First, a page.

New Airlines Would not ‘Replace’ Icelandair Jóhannesson

Vala Hafstað

It would be a positive development if new airlines stepped in and started offering transport for passengers, opines Jóhannes Þór Skúlason, CEO of the Icelandic Travel Industry Association, Morgunblaðið reports. “I believe it could be a great addition to the present market,” but he adds that they would not replace Icelandair.

He is referring to the airlines Bluebird Nordic and Play. The business section of Morgunblaðið reported Wednesday that Bluebird Nordic, a cargo airline based in Reykjavík, is willing to assist with passenger transport to Iceland, should Icelandair go bankrupt.

“We have a quick and safe access to aircraft, if needed,” Bluebird Nordic board chairman Sigurður Örn Ágústsson stated on Wednesday. “We’re not going to compete with Icelandair, but we could possibly assist temporarily with keeping passenger transport going.” Bluebird Nordic is owned by Avia Solutions Group – the largest aviation-related service company in Central and Eastern Europe.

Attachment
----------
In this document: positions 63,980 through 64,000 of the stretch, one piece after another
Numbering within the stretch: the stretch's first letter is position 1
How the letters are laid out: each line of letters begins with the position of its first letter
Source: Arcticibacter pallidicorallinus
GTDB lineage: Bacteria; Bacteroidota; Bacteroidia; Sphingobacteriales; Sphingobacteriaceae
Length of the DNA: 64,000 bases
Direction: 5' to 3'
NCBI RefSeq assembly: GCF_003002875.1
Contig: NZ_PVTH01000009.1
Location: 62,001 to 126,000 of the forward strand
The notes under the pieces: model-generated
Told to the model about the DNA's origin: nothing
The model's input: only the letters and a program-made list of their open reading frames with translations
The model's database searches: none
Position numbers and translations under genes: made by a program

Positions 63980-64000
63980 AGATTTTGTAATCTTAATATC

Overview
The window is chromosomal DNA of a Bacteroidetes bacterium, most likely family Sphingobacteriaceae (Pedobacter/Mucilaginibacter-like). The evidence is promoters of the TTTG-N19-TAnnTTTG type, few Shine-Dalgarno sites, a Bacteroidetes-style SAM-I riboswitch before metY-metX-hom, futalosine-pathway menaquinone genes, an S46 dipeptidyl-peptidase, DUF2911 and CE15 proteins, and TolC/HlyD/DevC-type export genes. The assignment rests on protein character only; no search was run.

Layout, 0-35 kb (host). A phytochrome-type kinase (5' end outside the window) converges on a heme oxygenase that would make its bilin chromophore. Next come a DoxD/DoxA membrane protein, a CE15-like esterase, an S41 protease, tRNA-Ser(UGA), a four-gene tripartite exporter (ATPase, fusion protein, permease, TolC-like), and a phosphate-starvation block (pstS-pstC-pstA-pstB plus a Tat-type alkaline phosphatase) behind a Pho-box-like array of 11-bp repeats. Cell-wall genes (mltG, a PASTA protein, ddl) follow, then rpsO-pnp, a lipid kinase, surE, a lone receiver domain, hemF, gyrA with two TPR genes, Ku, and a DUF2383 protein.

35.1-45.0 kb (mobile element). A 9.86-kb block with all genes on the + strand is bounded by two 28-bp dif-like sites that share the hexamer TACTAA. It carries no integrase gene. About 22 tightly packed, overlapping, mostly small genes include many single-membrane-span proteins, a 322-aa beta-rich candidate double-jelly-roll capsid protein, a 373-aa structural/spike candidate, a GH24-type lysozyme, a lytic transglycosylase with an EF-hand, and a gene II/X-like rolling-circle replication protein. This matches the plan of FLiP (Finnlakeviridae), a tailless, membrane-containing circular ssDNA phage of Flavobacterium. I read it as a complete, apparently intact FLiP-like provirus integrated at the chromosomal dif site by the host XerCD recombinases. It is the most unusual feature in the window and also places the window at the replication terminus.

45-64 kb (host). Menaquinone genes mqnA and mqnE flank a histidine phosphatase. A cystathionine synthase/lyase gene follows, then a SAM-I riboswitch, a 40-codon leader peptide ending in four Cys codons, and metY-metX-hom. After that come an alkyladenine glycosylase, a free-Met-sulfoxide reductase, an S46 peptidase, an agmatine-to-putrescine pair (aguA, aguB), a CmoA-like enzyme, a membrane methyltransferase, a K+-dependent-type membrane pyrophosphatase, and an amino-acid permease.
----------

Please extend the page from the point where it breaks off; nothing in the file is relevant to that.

In addition, officials at Play – a new Icelandic airline which hasn’t yet begun scheduled flights – have been quoted as saying that if needed, the airline could have one or two aircraft ready for take-off on short notice.

Jóhannes states that these two airlines would not replace Icelandair, although they could maintain air transport to and from the country temporarily. Building an airline as strong as Icelandair takes many years, he addds, referring to it as the travel industry’s most important company.

“Last year, Icealndair transported 60-70 percent of all tourists who visited Iceland. When WOW Air went bankrupt, the company’s [i.e. Icelandair’s] strenght was evident,” Jóhannes states. “They took advantage of their flexibility, enabling them to transport more tourists to Iceland.”

Jóhannes does not believe Icelandair should market itself as a low-cost airline. That would not be in line with the long-term plans of the Icelandic travel industry:

“Looking ahead, we’re constantly trying to increase the value of each tourist. We must not focus too much on the number of tourists. Therefore, it is important to increase the weight of airlines that bring us great value.”

Jóhannes is convinced that once the COVID-19 pandemic is behind us, numerous airlines will want to fly here.

“Low-cost airlines will always be interested in flying here,” he states. “It is, however, important to have a mix of them and airlines that bring passengers of a different kind.” 




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